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And All the Trimmings

At our house, Thanksgiving dinner isn’t complete without a variety of side dishes. And what better place to sneak in some good nutrition?

Broccoli: Like other cruciferous vegetables, broccoli contains sulforaphane and indoles – phytonutrients that have significant anti-cancer effects. It’s also packed with vitamins A, C and K, as well as folate and fiber. Steam with some crushed garlic and sprinkle with a bit of parmesan cheese before serving.

Brussels Sprouts: Another member of the cabbage family, Brussels sprouts also boast sulforaphane, as well as a hefty amount of vitamins C and K. In one trial, researchers in the Netherlands investigated the effect of a diet high in Brussels sprouts on DNA damage. They compared two groups of healthy male volunteers. Five men ate a diet that included about 10 ounces of cooked Brussels sprouts daily, while the other five men ate a diet free of cruciferous vegetables. After three weeks, the group that ate Brussels sprouts had 28 percent less DNA damage. Reduced DNA damage may translate to a reduced risk of cancer, since mutations in DNA allow cancer cells to develop.

Cranberries: For hundreds of years, cranberries have been valued for their ability to reduce the risk of urinary tract infections. In a placebo-controlled study of 153 elderly women, drinking cranberry juice cut the chances of developing a UTI by 50 percent. Cranberries prevent UTIs by acidifying the urine and by preventing bacteria from adhering to the walls of the urinary tract. But forget sweetened cranberry juice or the jellied stuff in the can. To get the true benefits from this festive fruit, make your own cranberry relish with fresh, whole cranberries.

Sweet Potatoes: A standby during the holidays, sweet potatoes are one of the more nutritious vegetables around. Fiber-rich sweet potatoes contain unique root storage proteins that offer significant antioxidant capacities. In one study, these proteins had about one-third the antioxidant activity of glutathione – one of the body’s most impressive internally produced antioxidants. They are also one of the richest sources of beta-carotene, as well as vitamin C, manganese, copper, vitamin B6, potassium and iron.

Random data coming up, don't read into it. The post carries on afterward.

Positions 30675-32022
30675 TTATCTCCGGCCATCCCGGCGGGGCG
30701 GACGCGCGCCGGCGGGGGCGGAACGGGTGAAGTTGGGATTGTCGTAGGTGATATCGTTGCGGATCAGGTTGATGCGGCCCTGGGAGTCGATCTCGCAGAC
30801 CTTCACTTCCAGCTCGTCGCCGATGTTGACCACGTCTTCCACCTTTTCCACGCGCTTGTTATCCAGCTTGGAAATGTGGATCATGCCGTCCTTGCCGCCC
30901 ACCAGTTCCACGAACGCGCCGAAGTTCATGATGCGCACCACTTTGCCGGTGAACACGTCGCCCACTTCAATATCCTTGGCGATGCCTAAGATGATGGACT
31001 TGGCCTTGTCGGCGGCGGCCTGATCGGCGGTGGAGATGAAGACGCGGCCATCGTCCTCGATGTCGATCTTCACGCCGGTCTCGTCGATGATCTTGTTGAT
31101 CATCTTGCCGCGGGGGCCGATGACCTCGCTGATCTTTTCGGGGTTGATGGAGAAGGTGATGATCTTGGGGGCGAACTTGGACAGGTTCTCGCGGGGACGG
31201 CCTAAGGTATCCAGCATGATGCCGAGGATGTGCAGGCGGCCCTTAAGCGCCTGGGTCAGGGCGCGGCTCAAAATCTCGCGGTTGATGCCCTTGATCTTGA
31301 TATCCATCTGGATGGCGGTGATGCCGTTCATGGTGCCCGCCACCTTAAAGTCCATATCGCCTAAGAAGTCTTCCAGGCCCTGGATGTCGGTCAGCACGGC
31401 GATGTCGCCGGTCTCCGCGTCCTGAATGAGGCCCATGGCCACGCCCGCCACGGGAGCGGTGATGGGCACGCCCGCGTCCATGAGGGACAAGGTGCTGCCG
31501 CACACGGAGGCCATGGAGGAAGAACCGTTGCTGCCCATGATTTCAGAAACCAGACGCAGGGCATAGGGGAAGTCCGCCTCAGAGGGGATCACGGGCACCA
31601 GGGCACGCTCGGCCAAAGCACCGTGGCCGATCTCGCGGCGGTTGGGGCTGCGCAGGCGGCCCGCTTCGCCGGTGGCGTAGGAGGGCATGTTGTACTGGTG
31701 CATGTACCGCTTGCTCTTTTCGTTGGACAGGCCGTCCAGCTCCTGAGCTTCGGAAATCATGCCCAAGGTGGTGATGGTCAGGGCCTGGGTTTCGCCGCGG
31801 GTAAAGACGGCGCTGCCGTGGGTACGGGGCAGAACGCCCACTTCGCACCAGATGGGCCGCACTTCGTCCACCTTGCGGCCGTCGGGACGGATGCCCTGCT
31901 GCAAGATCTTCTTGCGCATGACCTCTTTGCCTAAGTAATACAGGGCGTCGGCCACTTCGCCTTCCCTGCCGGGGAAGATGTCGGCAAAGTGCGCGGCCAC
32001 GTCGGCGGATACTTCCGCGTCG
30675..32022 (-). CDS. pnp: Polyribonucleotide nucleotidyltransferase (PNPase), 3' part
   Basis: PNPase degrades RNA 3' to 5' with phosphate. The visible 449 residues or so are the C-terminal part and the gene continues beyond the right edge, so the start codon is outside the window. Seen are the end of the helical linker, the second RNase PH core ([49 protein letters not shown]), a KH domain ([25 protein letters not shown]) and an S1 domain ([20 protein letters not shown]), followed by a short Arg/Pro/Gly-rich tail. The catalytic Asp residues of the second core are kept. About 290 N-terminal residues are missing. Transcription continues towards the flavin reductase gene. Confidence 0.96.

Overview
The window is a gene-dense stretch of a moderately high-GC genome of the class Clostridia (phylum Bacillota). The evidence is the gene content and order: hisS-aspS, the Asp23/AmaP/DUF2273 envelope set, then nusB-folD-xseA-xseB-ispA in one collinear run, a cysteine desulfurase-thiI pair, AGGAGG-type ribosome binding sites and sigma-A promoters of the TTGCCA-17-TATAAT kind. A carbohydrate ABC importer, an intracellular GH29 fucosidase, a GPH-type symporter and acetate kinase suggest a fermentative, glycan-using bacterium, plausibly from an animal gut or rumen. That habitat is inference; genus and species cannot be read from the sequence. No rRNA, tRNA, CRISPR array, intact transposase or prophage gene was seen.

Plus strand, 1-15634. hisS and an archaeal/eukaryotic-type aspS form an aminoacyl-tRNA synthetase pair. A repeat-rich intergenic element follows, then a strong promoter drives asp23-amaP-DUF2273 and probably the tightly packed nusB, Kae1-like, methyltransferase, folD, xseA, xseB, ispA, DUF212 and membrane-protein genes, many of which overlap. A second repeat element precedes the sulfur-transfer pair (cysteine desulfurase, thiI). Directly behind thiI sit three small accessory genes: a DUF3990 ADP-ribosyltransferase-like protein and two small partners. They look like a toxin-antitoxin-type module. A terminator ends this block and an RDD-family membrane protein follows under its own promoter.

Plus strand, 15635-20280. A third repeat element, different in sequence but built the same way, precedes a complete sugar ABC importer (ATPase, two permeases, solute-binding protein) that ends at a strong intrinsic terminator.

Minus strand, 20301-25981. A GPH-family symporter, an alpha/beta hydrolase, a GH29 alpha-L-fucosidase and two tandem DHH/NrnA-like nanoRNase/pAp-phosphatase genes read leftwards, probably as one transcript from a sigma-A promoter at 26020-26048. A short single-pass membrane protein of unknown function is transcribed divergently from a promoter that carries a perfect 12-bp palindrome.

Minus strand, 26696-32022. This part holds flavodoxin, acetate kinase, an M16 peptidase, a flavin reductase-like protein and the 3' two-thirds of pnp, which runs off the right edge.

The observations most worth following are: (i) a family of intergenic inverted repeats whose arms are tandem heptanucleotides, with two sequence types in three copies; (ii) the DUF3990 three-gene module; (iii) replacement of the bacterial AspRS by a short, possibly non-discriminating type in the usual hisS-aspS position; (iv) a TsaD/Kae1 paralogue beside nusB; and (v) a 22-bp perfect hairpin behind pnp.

One Last Thing …

There’s an easy way to help your guests practice portion control during Thanksgiving dinner. While you’re busy in the kitchen, serve up a raw vegetable platter with a low-fat dip. Not only will you prevent having a bunch of ravenous guests around your dinner table, you’ll also sneak in some extra nutrition.

If you happen to be the guest instead of the cook, you can dampen your appetite with a wholesome snack an hour or two before you leave for the festivities. Opt for a snack containing both protein and complex carbs – cheese and whole-grain crackers or an apple with peanut butter.

Whether you’re the host or the guest, take a few minutes to remind yourself of everything you have to be thankful for – family, friends and especially your health.

This Just In …

During the holidays, my aunt used to dig out the nut cracker and get busy. Cookies and breads were studded with almonds, pecans and walnuts. And, of course, a bowl filled with unshelled nuts always graced the coffee table. I’m sure my aunt didn’t know how healthy nuts were, but she was definitely on to something.

Nuts are still a good idea, and a new study is shining the light on one nut in particular – pistachios. According to research from Penn State University, pistachios are a heart-healthy superstar – significantly reducing inflammation at a cellular level. These tasty nuts also lower blood pressure and reduce total cholesterol by 8.4 percent and LDL cholesterol by 11.2 percent. If that weren’t enough, pistachios also provide more lutein than any other nut, making them an eye-friendly addition to your festivities.

So grab a handful of pistachios for a satisfying and healthy snack. In the meantime, I wish you all a safe and bountiful Thanksgiving.


Behall KM, Scholfield DJ, Hallfrisch J. “Whole-grain diets reduce blood pressure in mildly hypercholesterolemic men and women.” Journal of the American Dietetic Association. 2006;106:1445-1449.

Fleet JC. “New support for a folk remedy: cranberry juice reduces bacteriuria and pyuria in elderly women.” Nutrition Reviews. 1994;52:168-170.

Scott-Thomas Caroline. “Could heart-healthy pistachios be the new pomegranate?” NutraIngredients.com Oct 2008 29.

Verhagen H, Poulsen HE, Loft S, et al. Reduction of oxidative DNA-damage in humans by Brussels sprouts. Carcinogenesis. 1995;16:969-970.